Cover: Enabling NHS staff to contribute to research

Enabling NHS staff to contribute to research

Reflecting on current practice and informing future opportunities

Published Dec 11, 2018

by Sashka Dimova, Rob Prideaux, Sarah Ball, Amelia Harshfield, Asha Carpenter, Sonja Marjanovic

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Research Questions

  1. Why do NHS staff engage with research?
  2. How do NHS staff engage with research?
  3. What are the challenges to NHS staff involvement in research and how can they be addressed so that contributions are effectively enabled and rewarded?
  4. What is the impact of engaging NHS staff in healthcare research?

RAND Europe was commissioned by The Healthcare Improvement Studies (THIS) Institute to conduct a rapid review of the evidence base on engaging NHS staff in healthcare research. The review aims to help inform THIS Institute's efforts to establish and implement an effective strategy for engaging staff across the NHS with its research activities. The report will also be useful for other organisations and initiatives seeking to engage NHS staff in research.

The report is focused on a diverse NHS workforce that is directly or indirectly involved with care delivery, including individuals in clinical, managerial, administrative and support roles. The terms NHS staff, healthcare professionals and NHS workforce are used interchangeably throughout this report.

Staff across the NHS have important expertise to contribute to healthcare research. However, they also face competing demands on their time, not least delivering patient care. Any efforts to mobilise wide-scale NHS workforce engagement with improvement research need to understand what motivates staff to engage with research; to consider staff constraints; and to establish practical and rewarding mechanisms for harnessing their expertise, commitment to high-quality and safe patient care, and interest in evidence-based practice.

Key Findings

  • NHS staff choose to engage with research for a variety of reasons, including: (i) personal interest in a research or evaluation topic; (ii) cultural expectations in some clinical disciplines that involvement in research is part of the job; (iii) a belief that research and evidence can improve the quality and safety of healthcare and patient outcomes; (iv) a positive prior experience with research; and (v) prospects for career development.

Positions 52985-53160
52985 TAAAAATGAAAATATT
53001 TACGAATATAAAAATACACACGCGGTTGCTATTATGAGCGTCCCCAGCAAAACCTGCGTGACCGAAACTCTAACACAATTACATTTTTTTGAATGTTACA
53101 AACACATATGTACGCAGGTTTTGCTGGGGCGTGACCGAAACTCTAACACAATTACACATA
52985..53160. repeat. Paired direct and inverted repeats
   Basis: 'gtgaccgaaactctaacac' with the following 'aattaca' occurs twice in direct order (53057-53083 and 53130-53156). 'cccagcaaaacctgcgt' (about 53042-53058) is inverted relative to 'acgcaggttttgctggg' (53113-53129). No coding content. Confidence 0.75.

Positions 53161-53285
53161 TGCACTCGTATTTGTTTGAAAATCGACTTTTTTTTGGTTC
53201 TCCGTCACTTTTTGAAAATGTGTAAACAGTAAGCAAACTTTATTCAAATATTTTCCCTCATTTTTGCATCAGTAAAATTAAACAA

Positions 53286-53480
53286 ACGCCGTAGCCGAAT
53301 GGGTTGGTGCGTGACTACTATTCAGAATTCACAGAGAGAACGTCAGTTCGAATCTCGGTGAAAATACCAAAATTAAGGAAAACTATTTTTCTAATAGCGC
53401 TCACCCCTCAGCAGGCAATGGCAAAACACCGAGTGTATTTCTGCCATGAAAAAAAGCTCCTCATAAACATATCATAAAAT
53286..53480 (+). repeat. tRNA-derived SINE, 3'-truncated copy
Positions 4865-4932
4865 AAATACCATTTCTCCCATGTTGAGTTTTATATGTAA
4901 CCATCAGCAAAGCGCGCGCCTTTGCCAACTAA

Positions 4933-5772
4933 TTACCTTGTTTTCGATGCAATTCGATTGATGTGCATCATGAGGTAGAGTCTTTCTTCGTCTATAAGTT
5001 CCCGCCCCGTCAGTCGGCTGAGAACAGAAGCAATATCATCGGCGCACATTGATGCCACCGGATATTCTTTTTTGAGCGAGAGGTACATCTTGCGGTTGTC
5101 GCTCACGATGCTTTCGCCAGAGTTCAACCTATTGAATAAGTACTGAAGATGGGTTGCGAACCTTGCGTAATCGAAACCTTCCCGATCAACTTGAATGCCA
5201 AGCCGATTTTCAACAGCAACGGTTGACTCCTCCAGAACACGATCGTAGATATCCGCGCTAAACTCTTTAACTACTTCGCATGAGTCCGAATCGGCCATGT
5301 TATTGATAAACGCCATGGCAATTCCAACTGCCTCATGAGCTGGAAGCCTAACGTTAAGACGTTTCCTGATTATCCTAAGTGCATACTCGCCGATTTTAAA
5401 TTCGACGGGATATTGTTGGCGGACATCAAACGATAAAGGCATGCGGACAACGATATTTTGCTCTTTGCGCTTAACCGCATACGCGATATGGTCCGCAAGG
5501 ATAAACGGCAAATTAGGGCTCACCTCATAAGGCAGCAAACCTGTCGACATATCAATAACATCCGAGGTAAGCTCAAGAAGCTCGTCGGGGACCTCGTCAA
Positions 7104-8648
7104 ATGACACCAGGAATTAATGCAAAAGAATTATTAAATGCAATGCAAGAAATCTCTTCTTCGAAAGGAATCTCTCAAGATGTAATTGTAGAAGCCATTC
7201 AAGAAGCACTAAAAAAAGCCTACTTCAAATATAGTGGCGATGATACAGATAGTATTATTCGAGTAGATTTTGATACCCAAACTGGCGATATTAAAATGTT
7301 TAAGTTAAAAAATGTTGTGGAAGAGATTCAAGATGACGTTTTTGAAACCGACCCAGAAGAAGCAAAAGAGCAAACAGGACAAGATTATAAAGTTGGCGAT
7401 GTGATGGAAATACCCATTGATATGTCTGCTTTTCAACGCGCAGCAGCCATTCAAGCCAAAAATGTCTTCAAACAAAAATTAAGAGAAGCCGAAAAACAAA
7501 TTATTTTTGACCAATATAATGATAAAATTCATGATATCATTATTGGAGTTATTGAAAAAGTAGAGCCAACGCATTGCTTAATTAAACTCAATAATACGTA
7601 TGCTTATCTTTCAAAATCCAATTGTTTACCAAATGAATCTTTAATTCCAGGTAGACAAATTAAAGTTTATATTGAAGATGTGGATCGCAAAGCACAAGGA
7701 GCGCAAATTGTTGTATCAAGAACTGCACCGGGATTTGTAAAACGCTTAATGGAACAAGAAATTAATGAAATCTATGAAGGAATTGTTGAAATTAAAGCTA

• NHS staff can contribute to research in a variety of ways (e.g. responding to requests for views or for advice, in advisory board roles or as members of clinical research networks, as co-researchers or members of project steering committees).
  • While there are a range of challenges to effective NHS staff engagement with research (e.g. time-related, skills-related, organisational governance-related), there is an evolving evidence base on enabling mechanisms and rewards that could be pursued. The rewards for engagement that matter most to NHS staff include career progression and professional development opportunities related to learning new skills, recognition in professional communities and reputational awards, and seeing the impact of their research contributions on clinical practice.
  • Key impacts from NHS involvement in research include impact on research studies (e.g. on identifying research priorities, on the quality and relevance of study designs, on influential communications and dissemination); impact on the wider research system (e.g. attracting funding); influence on clinical practice (e.g. promoting the uptake of evidence) and personal impact (e.g. professional development and career progression).


  • Identify the most meaningful types of contribution on a case-by-case basis.
  • Ensure that research roles and responsibilities are clear and well defined.
  • Frame opportunities for involvement in a way that aligns with what motivates NHS staff to engage with health research.
  • Consider how best to use established and trusted professional networks, in combination with online or other types of direct awareness-raising and recruitment.
  • Make engagement opportunities user friendly.
  • Establish and nurture relationships with leadership in healthcare provider organisations
  • Ensure that opportunities to recognise and reward involvement in research are created and communicated to healthcare professionals.

Research conducted by

The research described in this report was by commissioned by The Healthcare Improvement Studies (THIS) Institute at the University of Cambridge and conducted by RAND Europe.

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